Soon after, she discovered her employer’s body—his two guests gone, she claimed. Hours later, she called police.

Detectives cast doubt on her story, but they didn’t arrest her immediately. It took a day to check out her version of events and look into Sheridan’s personal and financial life.

PhelanmurderheadlineThey soon learned that Phelan stood to gain $8,000 from Sheridan’s will, and that Sheridan was about to fire her, according to apartment building employees.

In addition to that, Sheridan apparently had a “fondness for young women friends.” One of his guests the evening he died was a young female, and police believed Phelan killed Sheridan out of jealousy.

After her arrest on January 1, she insisted she was innocent. Charged with murder, she stood trial in November.

A month later, she was sentenced to 20 years to life in prison. “Thank you for the Christmas present, your honor,” she told the judge, before heading off to Auburn state prison.

A missing Brooklyn woman transfixes the city

April 27, 2015

JessieMcCannWhen 23-year-old Jessie McCann didn’t return after work to her family’s Brooklyn home on December 4, 1913, newspapers jumped on the story.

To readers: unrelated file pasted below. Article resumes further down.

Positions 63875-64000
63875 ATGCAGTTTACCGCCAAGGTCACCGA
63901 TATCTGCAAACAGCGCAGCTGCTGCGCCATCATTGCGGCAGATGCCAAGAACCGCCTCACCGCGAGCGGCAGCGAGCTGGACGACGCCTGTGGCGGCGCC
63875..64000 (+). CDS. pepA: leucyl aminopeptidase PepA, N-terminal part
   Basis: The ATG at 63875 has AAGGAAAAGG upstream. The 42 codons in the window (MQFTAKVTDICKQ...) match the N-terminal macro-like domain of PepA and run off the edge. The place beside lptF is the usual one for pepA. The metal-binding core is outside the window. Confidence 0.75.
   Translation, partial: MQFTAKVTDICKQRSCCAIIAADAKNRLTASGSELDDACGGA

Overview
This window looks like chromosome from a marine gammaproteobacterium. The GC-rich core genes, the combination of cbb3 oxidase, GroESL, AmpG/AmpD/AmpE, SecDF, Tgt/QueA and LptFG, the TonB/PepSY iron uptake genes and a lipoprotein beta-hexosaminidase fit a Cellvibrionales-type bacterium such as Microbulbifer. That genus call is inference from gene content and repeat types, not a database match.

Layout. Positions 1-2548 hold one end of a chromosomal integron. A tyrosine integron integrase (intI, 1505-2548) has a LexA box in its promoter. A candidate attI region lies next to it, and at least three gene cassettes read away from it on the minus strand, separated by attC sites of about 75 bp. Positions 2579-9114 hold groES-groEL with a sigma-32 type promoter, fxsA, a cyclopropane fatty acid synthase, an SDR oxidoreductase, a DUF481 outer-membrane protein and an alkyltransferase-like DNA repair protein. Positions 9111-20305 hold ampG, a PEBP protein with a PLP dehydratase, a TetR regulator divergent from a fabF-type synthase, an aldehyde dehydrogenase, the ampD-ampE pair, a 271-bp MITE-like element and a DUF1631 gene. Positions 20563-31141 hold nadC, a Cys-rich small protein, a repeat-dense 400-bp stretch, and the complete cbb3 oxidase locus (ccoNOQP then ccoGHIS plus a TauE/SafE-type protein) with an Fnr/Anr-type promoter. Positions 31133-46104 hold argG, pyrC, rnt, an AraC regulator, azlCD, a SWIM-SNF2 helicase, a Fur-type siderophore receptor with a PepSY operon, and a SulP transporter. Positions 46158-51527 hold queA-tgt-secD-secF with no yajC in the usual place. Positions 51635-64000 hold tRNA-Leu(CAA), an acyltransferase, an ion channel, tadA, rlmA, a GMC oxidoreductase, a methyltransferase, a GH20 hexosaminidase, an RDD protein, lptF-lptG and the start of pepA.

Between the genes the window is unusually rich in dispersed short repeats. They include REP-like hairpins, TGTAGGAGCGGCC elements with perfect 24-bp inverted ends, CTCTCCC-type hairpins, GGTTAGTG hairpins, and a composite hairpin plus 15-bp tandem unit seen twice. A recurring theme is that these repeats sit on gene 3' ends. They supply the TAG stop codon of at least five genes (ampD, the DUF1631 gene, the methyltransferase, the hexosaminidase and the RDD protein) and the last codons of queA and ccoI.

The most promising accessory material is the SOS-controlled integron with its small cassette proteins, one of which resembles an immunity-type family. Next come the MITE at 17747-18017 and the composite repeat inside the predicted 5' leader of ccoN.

After all, Jessie’s disappearance had all the elements that would draw in readers: money, romantic intrigue, and mental illness.

The daughter of a food wholesaler who counted Mayor Ardolph Kline as a friend, Jessie lived with her family in a comfortable home at 438 East 21st Street in Flatbush (21st Street, below).

Like many privileged young women of her era, Jessie pursued work as a teacher and social worker at settlement houses.

McCannheadlinefoundNYTThe day she vanished, she left for work at the Home for Destitute Children on Sterling Place in Brooklyn . . . but never showed up.

“Miss Jessie McCann . . . is 5 foot 7 inches tall, of slender physique, weighing not more than 120 pounds,” wrote the New York Times on December 9, 1913.

“She had a light complexion with brown hair and blue eyes. . . . she wore a brown satin dress with a cutaway coat and a velvet Tam ‘o Shanter hat with an orange plume.”